網頁圖片
PDF
ePub 版

Four CENTURIES OF PROGRESS

OR

PANORAMA OF AMERICAN HISTORY

BOOK I

Discovery of the Western Continent

CHAPTER I

Strange People in a Strange Land

Evliest Inhabitants of the United States—The Mound Builders—Remarkable Works Constructed by them—Evidences

of a Primitive Civilization—Indications of the Antiquity of this Period—The American Indians-Division of the Country Among the Tribes-Names and Location of the Various Tribes—Organization and Government of the

Indians—Their Dress, Manners and Customs_Villages Indian Inventions— The
War Dance--Legends of the Norsemen Respecting the Discovery of America.

1

more

E do not know who stone, but chiefly of earth, remain to show
were the inhabitants, the magnitude of the works constructed by
or what was the his- these people, to whom the name Mound
tory of North America Builders” is generally applied. Some of
previous to its discov- these earth-works embrace as much as
ery and settlement by fifteen or sixteen miles of embankment.
the Europeans. That As no domestic animals existed in this
it was at some remote country at that period, these works must
period occupied by a have been constructed by bringing the earth

civilized and used in them by hand; a fact which shows powerful race than the Indians, found by the that the primitive population was a large first explorers, is very certain; but who they one. The construction of the works proves were, what was their history, or what the that they had considerable engineering skill. cause of their extinction, are among the The square, the circle, the ellipse, and the profoundest mysteries of the past. Traces octagon are all used in these structures; as distinct as those which mark the various being all combined in a single system of physical changes which the continent has works in some places. The proportions are undergone, exist to show that these primitive always perfect. The square is always a true inhabitants were both numerous and far square, and the circle a true circle. Many advanced in civilization ; but this is all that implements and ornaments of copper, silver, we know concerning them.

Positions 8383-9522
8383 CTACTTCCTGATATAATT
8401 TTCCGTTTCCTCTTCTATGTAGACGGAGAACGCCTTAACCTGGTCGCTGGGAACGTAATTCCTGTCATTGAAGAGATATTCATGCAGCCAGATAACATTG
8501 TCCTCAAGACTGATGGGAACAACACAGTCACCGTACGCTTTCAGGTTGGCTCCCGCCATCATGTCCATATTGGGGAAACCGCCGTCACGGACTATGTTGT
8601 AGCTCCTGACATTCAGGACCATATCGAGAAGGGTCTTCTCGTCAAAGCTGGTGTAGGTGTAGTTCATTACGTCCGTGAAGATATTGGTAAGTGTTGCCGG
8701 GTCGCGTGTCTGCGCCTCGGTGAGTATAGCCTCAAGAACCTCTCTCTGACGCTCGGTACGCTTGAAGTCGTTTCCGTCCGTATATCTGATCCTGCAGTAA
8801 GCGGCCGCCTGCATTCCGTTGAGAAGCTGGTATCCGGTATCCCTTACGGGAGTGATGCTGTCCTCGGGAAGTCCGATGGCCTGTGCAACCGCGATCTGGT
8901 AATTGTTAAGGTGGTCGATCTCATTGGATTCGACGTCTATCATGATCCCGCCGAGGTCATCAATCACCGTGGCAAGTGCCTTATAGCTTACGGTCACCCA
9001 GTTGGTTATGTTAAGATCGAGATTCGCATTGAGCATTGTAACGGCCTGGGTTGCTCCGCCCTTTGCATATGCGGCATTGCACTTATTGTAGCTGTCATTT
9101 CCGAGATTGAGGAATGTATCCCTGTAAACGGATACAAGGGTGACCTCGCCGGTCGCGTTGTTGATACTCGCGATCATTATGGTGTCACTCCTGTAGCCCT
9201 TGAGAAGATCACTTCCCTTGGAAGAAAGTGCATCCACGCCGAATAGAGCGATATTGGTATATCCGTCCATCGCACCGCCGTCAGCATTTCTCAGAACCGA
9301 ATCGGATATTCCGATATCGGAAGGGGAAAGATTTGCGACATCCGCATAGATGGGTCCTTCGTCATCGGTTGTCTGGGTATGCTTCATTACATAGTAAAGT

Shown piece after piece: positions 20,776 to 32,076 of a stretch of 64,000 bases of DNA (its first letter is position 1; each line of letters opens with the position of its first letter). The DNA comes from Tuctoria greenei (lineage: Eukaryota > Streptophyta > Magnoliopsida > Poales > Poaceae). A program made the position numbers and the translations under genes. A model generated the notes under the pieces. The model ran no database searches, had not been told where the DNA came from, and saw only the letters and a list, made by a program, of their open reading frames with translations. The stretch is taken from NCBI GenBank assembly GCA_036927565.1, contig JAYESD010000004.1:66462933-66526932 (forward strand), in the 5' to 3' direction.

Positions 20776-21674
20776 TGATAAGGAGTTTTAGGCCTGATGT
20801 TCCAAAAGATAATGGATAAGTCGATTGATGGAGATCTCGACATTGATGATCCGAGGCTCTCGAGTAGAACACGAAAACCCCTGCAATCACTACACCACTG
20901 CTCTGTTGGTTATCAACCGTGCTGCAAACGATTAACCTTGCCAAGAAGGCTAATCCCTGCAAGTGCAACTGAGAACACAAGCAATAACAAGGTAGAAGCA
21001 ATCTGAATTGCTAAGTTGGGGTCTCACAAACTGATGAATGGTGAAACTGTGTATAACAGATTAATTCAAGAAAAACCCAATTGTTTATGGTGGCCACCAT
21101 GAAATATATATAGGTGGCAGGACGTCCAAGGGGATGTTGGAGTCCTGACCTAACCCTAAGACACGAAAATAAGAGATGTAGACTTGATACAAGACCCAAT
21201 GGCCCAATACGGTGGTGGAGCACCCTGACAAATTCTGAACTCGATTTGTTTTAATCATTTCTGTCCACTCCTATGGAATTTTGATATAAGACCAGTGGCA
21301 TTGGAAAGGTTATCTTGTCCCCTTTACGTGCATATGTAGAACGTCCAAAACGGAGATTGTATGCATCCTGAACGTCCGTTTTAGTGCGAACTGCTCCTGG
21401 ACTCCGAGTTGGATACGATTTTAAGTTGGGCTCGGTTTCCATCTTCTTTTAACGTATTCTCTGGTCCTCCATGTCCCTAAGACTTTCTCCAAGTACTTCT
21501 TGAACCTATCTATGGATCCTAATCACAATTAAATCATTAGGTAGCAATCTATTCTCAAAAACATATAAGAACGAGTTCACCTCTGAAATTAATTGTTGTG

and precious stones—such as axes, chisels, In various parts of the country, an, especi- knives, bracelets, beads, and pieces of thread ally in the valley of the Mississippi, large and cloth, and well-shaped vases of pottery mounds and other structures of earth and have been found in these mounds, and show

the extt... of the civilization of the “ Mound to the mouth of the Mississippi. Unlike Builders” and their knowledge of the arts. all the mounds in Mexico and Central and

In the region of Lake Superior are found South America, those in our country have old copper mines worked by these ancient no trace of buildings on them. Why? people. In one of these mines there was Until I visited Arizona I had no answer. discovered an immense block of copper There the solution was easy.